It was my experience in the Faversham division of Kent, when I was candidate, that in feudal communities like Throwley and Sheldwich the effect upon the labouring classes was most demoralising. On polling day, in 1935, I was talking to one of my best supporters in the village of Throwley. He was a good Labour man, although he had the Conservative bill in his window. He said, "Mr. Smith, how can we hope to win when the other side have all these cars?" That is what Thorstein Veblen used to write about. The people represented in this House by the party opposite can, and do, use their wealth for the purpose of intimidating poorer people. That is what I object to about the flush of cars in county divisions.

Whatever may be the datum line, this Bill would take us back to the dismal days when I fought elections and lost them. The Bill would increase the number of cars and, therefore, increase the handicap in favour of his party as against mine. For that reason, I oppose it. My hon. and learned Friend the Member for Hornchurch (Mr. Bing) mentioned Clause 4 (3). My last word is that I oppose this Bill because, in Northern Ireland, it would give advantage to a political party whose principal appeal, so far as I can see, is to religious sectarian prejudice, and I hate that.

3.22 p.m.

Mr. Osborne (Louth)

The hon. Member for Nottingham, South (Mr. Norman Smith) said that he already got about 10 cars, and he could not see himself getting more than that number even if this Bill were passed and he were allowed to do so. I was born in Nottingham, not far from his constituency, and I think it is fair to say that in his case there is hardly one voter who lives more than a quarter of a mile, at the most, from a polling station. Therefore, his experience has no application to the point of this Bill.

In my constituency in North Lincolnshire, where there are often seven miles between one village and the next, it is of urgent importance that men who work late on the farms should be helped to enable them to register their votes. The hon. Gentleman's experience in Nottingham, South, is nothing to go by. Another point he mentioned was that when he was unsuccessful in fighting Faversham he could get no cars worth mentioning. But those were the dark days of Socialism and since then the position has changed. His party is now full of rich men. In those days they were still Jiving under the shadow of Keir Hardie and his cloth cap. Today, the Front Bench is full of old school ties. The only way to success in the Socialist Party today is to have aristocratic connections and an Oxford accent. They are the people who can get the motor cars.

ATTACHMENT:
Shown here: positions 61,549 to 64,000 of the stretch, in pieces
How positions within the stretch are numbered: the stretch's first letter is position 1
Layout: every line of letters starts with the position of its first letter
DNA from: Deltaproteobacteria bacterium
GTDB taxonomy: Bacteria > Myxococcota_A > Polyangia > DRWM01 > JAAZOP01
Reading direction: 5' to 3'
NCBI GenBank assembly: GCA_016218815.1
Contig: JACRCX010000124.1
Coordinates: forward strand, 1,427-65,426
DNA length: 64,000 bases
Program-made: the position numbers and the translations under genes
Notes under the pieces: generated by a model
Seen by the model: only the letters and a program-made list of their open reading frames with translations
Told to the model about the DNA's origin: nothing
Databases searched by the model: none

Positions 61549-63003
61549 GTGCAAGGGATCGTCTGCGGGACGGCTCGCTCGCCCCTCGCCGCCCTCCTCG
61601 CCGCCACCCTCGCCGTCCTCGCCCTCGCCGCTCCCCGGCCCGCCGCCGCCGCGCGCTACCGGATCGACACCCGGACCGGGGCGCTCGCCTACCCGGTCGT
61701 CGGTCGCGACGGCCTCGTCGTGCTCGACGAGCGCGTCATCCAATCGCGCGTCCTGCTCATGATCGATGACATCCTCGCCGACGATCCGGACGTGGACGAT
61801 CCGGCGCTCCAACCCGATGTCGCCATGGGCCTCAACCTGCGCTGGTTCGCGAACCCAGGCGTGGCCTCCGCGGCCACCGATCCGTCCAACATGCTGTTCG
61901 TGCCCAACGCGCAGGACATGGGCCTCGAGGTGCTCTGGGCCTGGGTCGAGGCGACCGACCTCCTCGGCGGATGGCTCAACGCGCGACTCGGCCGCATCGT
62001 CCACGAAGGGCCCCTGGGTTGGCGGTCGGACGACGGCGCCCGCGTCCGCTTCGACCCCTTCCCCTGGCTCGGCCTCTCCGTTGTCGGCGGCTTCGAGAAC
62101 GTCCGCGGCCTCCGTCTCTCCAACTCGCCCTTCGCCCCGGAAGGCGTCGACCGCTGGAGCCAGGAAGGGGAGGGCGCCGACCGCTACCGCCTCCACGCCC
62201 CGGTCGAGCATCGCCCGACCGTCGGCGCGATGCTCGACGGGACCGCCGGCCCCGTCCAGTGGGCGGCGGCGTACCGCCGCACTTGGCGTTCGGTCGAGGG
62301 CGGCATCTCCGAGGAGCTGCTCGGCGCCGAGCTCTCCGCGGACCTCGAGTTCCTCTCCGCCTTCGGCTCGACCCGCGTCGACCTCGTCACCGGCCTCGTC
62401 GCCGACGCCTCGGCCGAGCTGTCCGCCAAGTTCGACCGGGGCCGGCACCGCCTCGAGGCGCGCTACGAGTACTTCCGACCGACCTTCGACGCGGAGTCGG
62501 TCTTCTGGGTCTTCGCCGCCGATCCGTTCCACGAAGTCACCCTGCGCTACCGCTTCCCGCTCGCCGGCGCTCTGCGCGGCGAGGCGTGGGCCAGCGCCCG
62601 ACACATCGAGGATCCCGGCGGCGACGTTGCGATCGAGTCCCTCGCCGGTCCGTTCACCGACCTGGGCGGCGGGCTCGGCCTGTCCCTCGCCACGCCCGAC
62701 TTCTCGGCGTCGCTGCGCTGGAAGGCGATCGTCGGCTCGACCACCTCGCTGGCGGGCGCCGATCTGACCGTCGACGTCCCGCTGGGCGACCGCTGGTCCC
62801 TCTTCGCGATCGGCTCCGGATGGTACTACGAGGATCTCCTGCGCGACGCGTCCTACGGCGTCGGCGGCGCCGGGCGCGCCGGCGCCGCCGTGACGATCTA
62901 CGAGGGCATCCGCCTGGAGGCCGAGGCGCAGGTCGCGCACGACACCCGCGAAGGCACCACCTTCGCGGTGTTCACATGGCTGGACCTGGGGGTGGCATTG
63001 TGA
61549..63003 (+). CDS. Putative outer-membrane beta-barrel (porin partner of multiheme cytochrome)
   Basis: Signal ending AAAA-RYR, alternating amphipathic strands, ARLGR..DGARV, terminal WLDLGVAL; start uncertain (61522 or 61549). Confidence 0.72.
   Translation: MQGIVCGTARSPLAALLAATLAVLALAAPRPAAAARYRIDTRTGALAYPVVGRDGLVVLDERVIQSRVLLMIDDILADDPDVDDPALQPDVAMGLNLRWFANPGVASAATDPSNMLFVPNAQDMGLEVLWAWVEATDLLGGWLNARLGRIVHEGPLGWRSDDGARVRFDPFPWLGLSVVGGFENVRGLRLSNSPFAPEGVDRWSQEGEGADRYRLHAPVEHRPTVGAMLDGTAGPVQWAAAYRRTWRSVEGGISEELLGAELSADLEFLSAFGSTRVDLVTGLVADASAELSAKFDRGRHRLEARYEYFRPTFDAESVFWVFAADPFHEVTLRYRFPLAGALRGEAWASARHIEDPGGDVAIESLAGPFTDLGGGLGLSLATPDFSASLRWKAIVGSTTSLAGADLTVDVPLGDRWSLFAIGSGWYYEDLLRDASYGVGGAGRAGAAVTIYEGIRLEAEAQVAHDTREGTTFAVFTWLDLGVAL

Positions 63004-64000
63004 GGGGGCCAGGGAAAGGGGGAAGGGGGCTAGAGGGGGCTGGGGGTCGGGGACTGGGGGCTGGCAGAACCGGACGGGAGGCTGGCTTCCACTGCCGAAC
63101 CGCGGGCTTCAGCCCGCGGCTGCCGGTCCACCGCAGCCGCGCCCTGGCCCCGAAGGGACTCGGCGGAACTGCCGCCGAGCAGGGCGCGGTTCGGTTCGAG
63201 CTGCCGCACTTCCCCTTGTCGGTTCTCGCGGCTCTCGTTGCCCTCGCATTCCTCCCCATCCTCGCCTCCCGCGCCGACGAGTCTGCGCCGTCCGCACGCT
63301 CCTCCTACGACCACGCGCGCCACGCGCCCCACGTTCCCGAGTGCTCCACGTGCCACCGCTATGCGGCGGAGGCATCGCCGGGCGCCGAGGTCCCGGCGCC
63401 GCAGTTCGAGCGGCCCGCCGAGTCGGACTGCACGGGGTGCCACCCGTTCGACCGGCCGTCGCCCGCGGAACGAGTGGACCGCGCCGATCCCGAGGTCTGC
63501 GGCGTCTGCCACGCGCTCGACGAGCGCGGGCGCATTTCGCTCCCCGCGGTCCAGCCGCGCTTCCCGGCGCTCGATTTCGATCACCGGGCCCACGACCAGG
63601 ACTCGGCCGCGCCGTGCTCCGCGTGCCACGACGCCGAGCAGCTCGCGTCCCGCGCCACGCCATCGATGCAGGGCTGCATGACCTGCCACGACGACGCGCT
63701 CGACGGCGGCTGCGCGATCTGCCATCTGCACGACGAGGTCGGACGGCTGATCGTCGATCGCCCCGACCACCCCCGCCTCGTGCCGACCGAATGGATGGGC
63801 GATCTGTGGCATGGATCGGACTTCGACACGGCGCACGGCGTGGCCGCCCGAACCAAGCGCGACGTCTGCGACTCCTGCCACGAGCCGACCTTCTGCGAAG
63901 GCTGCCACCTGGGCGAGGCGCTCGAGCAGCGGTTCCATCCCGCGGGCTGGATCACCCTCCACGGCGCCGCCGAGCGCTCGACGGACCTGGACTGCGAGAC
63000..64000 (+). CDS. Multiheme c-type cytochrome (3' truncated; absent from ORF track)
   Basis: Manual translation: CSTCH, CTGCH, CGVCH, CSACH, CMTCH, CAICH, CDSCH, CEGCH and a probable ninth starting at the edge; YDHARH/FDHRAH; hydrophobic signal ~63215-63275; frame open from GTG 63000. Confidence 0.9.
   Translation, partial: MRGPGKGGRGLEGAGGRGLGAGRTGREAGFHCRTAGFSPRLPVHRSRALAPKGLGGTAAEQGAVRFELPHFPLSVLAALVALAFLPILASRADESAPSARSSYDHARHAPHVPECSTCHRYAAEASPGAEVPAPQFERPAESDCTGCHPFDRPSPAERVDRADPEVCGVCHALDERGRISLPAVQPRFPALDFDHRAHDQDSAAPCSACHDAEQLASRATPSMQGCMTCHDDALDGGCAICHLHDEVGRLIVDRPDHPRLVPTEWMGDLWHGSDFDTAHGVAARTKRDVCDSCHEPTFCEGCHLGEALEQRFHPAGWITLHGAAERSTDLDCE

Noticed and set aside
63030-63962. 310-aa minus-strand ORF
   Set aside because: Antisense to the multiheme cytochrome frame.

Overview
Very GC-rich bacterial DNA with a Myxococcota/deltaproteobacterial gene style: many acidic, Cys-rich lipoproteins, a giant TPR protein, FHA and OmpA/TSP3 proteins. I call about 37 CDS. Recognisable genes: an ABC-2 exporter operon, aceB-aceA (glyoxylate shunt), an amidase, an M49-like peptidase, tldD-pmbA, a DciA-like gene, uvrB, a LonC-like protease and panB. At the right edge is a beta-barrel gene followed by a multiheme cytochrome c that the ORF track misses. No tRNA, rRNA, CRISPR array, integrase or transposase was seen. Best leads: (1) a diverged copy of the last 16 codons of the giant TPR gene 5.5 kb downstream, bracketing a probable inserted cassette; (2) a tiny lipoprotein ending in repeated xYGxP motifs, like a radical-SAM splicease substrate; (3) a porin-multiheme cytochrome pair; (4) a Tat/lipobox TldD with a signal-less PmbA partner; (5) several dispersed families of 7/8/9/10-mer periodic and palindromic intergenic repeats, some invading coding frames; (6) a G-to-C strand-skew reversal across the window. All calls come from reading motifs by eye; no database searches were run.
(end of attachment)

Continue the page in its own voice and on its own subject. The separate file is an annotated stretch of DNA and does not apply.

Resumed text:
The provision of extra cars would help hon. Members on both sides of the House who represent widely scattered agricultural constituencies. About controlled substitution, I would merely say that we are not seeking to adopt the American football system whereby one team is replaced immediately they start to lose and there is a complete substitution. We say that we would rather have the English system and retain almost the same eleven. But we have seen English football matches in which two men on one side have been knocked out. That makes the test most unreasonable. I suggest that it would be reasonable to allow two extra cars to be brought in if the position were carefully watched.